Advertisement

Involvement of a JAK/STAT Pathway Inhibitor: Cytokine Inducible SH2 Containing Protein in Breast Cancer

  • Sahra Borgés
  • Elara Moudilou
  • Cécile Vouyovitch
  • Jean Chiesa
  • Peter Lobie
  • Hichem Mertani
  • Mireille Raccurt
Part of the Advances in Experimental Medicine and Biology book series (AEMB, volume 617)

Summary

Cytokines and growth factors are responsible for inducing the expression of suppressor of cytokine signaling (SOCS) and cytokine-inducible SH2 containing (CIS) proteins. SOCS and CIS proteins are negative regulators of the JAK/STAT pathway, and exert their physiological effects by suppressing the tyrosine kinase activity of cytokine receptors and inhibiting STAT activation. Growth hormone (GH) is considered as a true cytokine and its local production directly contributes to tumor progression. In an initial study, we have found that CIS expression is increased in human breast cancer in proliferative areas corresponding to high level of GH synthesis. The results of the study presented here confirm the presence of a negative feed back loop in MCF7 cells stably transfected with the hGH gene (MCF-hGH). Real-time PCR analysis showed that gene expression levels of CIS were increased by 80% in MCF-hGH cells as compared to control cell line. Similarly, we have found that the level of CIS gene expression is increased by 50% in primary cultures of human breast cancer, reinforcing the pathophysiological impact of CIS. We previously demonstrated that increasing levels of transfected CIS resulted in strong activation of the mitogen-activated protein (MAP) kinase pathway. Thus, CIS protein has been hypothesized as acting like an activator of the MAPK pathway and an inhibitor of the differentiated cells functions mediated through the JAK/STAT pathway. In the present study, we demonstrate the role of CIS protein in tumor progression in particular its positive effects on cell proliferation and colony formation.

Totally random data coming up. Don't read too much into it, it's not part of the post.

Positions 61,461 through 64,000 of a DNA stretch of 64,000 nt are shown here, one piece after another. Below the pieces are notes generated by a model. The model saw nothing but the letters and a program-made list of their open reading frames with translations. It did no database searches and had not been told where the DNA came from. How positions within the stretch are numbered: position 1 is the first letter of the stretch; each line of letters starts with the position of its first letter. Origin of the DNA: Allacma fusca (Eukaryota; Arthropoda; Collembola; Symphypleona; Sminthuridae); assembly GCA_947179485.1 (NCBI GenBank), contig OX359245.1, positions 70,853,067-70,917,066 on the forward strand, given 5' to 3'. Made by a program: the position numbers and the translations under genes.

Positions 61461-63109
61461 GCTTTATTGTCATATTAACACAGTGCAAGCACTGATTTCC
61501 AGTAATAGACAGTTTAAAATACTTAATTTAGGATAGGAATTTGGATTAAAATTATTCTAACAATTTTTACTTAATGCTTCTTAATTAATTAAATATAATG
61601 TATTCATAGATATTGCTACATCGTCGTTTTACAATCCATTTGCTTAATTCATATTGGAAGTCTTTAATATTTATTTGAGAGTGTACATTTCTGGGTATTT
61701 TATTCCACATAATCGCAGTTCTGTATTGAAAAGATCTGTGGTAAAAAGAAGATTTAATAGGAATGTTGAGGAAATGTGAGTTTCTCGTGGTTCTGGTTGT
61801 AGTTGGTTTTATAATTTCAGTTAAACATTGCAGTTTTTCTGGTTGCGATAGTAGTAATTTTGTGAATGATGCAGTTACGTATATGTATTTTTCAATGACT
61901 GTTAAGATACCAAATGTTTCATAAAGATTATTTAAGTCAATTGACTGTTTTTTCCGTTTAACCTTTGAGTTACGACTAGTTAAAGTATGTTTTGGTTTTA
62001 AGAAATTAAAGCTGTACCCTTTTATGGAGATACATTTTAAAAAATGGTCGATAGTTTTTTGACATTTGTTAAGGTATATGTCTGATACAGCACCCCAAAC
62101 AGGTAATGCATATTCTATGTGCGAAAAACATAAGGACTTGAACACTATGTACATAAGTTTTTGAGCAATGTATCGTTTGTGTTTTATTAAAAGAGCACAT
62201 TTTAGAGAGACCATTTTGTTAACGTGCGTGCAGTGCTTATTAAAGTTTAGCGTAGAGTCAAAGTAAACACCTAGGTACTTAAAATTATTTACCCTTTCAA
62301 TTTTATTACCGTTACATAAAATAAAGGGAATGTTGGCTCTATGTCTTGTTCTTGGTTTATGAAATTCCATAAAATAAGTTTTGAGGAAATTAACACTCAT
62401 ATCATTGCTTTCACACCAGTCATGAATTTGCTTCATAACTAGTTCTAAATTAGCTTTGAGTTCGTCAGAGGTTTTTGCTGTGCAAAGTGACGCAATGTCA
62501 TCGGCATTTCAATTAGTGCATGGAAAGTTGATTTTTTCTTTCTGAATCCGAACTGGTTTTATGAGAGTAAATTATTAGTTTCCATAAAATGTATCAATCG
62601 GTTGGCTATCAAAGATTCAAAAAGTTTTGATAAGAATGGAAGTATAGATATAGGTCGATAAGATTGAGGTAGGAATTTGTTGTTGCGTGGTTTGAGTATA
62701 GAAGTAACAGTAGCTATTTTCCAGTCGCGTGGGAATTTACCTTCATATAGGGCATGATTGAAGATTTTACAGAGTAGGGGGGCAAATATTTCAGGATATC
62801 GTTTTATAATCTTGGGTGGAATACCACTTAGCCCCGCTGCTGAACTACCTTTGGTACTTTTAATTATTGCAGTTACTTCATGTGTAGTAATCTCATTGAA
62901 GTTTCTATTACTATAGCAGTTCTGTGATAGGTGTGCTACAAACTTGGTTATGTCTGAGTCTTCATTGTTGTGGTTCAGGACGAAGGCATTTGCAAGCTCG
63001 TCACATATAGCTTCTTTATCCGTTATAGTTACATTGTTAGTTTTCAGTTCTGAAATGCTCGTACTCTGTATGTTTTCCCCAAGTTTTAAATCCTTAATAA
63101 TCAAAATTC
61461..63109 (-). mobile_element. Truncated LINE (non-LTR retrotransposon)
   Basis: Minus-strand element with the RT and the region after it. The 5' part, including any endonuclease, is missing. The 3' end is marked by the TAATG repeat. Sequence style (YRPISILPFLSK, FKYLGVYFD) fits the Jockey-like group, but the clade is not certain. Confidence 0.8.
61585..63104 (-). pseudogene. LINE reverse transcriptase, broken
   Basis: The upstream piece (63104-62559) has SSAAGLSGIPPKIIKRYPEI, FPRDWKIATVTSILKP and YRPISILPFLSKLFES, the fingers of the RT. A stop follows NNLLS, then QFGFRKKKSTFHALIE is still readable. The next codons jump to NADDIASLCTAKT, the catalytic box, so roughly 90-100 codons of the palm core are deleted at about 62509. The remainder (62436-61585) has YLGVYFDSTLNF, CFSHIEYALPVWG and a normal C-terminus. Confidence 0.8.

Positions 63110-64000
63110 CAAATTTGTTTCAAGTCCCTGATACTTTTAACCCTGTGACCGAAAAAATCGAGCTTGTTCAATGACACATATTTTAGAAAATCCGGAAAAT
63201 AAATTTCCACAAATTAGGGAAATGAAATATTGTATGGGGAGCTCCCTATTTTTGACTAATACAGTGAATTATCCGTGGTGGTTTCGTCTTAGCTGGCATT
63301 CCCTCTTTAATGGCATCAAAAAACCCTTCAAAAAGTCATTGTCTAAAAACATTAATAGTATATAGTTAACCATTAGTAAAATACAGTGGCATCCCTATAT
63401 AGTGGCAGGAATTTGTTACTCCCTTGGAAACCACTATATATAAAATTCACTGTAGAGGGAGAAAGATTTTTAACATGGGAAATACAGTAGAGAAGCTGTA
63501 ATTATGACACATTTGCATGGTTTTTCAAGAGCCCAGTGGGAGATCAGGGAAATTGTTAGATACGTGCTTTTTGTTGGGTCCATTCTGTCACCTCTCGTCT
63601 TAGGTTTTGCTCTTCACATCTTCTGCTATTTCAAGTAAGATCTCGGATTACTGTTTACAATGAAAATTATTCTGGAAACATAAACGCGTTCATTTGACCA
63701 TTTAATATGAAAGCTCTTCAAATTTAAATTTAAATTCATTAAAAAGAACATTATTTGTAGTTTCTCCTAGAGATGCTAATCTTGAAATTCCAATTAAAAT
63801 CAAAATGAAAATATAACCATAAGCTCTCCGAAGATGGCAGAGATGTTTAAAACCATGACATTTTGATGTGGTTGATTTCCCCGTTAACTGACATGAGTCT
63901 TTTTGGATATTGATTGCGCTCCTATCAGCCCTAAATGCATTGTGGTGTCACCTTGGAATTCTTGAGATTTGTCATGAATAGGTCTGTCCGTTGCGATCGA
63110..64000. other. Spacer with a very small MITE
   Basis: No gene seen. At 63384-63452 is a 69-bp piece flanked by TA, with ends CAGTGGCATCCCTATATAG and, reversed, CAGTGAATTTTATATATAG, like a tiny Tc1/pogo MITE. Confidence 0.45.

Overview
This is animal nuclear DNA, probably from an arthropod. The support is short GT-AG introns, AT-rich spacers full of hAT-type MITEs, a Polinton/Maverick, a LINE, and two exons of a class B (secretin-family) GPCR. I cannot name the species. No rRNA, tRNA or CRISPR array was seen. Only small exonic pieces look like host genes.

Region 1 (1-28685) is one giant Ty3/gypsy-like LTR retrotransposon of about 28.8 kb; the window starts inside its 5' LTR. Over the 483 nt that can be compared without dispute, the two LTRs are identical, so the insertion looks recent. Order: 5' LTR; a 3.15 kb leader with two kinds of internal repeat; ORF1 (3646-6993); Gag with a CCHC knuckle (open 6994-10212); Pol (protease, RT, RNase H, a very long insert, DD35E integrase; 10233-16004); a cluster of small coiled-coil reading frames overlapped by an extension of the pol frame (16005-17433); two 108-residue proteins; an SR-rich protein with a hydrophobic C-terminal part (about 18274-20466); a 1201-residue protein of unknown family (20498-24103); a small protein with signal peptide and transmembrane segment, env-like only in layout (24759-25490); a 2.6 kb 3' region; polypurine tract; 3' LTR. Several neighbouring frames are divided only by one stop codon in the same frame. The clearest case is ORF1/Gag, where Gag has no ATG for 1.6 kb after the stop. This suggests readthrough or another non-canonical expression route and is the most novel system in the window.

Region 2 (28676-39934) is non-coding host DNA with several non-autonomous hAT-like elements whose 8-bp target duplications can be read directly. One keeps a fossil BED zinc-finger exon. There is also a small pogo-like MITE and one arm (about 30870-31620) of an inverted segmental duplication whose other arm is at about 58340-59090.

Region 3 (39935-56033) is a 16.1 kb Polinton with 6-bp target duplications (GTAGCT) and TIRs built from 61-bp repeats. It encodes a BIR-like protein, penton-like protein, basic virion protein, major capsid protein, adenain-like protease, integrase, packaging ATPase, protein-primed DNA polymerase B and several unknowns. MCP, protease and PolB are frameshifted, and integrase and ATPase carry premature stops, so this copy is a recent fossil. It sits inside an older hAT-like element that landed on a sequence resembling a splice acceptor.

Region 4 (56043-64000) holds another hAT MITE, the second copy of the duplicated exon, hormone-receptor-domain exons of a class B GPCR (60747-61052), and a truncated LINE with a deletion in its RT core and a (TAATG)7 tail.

Keywords

Growth Hormone Chronic Myeloid Leukemia Human Mammary Carcinoma Cell Growth Hormone Expression Growth Hormone Synthesis 
These keywords were added by machine and not by the authors. This process is experimental and the keywords may be updated as the learning algorithm improves.

Preview

Unable to display preview. Download preview PDF.

Unable to display preview. Download preview PDF.

References

  1. 1.
    Ali S, Coombes RC (2002) Endocrine-responsive breast cancer and strategies for combating resistance. Nat Rev Cancer 2:101–12.PubMedCrossRefGoogle Scholar
  2. 2.
    Imada K, Leonard WJ (2000) The JAK/STATpathway. Mol Immunol. 37:1–11.PubMedCrossRefGoogle Scholar
  3. 3.
    Raccurt M, Lobie PE, Moudilou E, et al. (2002) High stromal and epithelial hGH gene expression is associated with proliferative disorders of the mammary gland. J. Endocrinol. 175: 307–18.PubMedCrossRefGoogle Scholar
  4. 4.
    Mukhina S, Mertani HC, Guo K, et al. (2004) Phenotypic conversion of human mammary carcinoma cells by autocrine human growth hormone. Proc Natl Acad Sci USA 101:14992–3.CrossRefGoogle Scholar